“He who invokes humanity wants to cheat.” So runs the famous phrase from Carl Schmitt’s 1927 Concept of the Political
. Schmitt, one of the 20th
century’s greatest antiliberal thinkers, and legal theorist of the Nazi state, also supplied a theoretical justification for Nazi conquest of Eastern Europe in the 1930s with his concept of “Grossraum.” A young lawyer in the Nazi foreign office in the late ‘30s, and early ‘40s, Wilhelm Grewe shared this Schmittian worldview but after 1945 rose through the ranks to become one of West Germany’s leading diplomats and a noted historian of international law. How do we make sense of the career of Wilhelm Grewe? To what extent was the mainstream of foreign policy realism in the postwar Atlantic world influenced by Nazi international lawyers like Schmitt and Grewe?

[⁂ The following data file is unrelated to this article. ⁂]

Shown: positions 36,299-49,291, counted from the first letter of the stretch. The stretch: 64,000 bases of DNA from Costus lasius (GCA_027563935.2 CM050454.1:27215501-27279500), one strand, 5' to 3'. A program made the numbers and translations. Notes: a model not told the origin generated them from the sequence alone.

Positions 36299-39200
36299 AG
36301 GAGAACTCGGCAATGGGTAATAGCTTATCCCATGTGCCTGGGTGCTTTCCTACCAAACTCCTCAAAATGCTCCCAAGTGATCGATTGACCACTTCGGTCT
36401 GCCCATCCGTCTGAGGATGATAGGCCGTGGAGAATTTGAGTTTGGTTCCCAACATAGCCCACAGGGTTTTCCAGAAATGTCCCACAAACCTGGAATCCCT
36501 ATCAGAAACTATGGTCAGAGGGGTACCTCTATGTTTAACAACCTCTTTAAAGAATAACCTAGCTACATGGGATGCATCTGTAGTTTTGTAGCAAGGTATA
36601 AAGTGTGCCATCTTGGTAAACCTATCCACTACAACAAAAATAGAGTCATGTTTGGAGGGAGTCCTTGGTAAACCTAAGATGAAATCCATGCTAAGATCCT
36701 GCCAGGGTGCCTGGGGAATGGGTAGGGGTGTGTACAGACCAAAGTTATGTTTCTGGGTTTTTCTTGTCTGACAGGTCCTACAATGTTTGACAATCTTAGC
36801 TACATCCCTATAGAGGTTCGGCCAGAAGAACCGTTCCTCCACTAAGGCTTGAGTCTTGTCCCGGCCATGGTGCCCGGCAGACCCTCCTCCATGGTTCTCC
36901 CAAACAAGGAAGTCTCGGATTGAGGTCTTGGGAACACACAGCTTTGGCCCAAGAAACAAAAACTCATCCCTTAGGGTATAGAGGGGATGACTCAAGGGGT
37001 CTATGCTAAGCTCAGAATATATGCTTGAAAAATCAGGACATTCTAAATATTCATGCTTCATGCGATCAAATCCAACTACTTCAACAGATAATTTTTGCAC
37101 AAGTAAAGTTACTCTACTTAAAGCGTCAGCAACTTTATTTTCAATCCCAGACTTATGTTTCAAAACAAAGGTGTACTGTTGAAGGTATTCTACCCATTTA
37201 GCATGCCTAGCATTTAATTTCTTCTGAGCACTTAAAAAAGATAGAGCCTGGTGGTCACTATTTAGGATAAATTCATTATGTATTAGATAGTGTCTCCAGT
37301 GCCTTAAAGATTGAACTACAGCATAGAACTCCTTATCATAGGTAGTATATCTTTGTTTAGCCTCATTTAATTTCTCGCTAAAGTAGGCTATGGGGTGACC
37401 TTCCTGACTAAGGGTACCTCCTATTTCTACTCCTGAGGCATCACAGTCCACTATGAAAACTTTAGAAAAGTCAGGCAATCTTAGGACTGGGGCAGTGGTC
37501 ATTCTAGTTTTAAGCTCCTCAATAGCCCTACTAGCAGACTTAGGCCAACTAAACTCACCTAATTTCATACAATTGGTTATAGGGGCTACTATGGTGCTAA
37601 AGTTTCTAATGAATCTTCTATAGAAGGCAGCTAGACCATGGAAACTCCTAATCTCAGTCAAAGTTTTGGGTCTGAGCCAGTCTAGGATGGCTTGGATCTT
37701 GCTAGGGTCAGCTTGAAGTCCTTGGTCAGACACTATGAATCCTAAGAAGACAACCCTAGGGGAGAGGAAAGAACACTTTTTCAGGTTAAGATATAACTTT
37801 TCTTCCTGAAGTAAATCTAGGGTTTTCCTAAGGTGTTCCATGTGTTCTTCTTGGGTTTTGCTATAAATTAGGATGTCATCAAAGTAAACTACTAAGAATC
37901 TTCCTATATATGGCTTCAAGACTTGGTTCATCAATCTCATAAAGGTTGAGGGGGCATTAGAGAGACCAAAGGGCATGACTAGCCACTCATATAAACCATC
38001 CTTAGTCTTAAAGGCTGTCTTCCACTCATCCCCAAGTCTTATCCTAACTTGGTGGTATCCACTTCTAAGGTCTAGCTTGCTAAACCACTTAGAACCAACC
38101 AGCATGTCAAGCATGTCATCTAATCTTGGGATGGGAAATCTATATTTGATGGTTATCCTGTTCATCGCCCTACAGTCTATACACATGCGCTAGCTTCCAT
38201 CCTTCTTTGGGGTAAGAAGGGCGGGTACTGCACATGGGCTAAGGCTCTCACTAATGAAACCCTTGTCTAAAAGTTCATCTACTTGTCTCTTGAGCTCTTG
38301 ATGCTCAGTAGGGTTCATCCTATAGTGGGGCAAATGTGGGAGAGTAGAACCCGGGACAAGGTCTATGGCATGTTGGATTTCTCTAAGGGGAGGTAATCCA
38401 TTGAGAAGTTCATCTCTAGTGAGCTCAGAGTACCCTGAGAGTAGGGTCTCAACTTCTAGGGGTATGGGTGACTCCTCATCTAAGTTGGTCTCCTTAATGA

Matthew Specter is Associate Professor of History at Central Connecticut State University and IWM Visiting Fellow
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